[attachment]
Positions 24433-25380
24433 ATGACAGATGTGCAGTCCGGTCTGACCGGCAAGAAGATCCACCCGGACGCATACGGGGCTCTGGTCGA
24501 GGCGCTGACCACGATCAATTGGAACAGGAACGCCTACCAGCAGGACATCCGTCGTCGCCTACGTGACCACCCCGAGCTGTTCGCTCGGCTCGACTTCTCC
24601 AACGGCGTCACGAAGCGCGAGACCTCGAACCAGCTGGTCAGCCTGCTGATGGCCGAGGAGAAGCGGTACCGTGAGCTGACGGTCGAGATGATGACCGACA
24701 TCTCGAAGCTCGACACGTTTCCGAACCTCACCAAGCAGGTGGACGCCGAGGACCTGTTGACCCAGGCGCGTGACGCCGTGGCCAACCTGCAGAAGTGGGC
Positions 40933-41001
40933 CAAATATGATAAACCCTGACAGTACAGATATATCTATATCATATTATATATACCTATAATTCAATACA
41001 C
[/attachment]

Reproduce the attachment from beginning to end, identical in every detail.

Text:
Positions 24433-25380
24433 ATGACAGATGTGCAGTCCGGTCTGACCGGCAAGAAGATCCACCCGGACGCATACGGGGCTCTGGTCGA
24501 GGCGCTGACCACGATCAATTGGAACAGGAACGCCTACCAGCAGGACATCCGTCGTCGCCTACGTGACCACCCCGAGCTGTTCGCTCGGCTCGACTTCTCC
24601 AACGGCGTCACGAAGCGCGAGACCTCGAACCAGCTGGTCAGCCTGCTGATGGCCGAGGAGAAGCGGTACCGTGAGCTGACGGTCGAGATGATGACCGACA
24701 TCTCGAAGCTCGACACGTTTCCGAACCTCACCAAGCAGGTGGACGCCGAGGACCTGTTGACCCAGGCGCGTGACGCCGTGGCCAACCTGCAGAAGTGGGC
Positions 40933-41001
40933 CAAATATGATAAACCCTGACAGTACAGATATATCTATATCATATTATATATACCTATAATTCAATACA
41001 C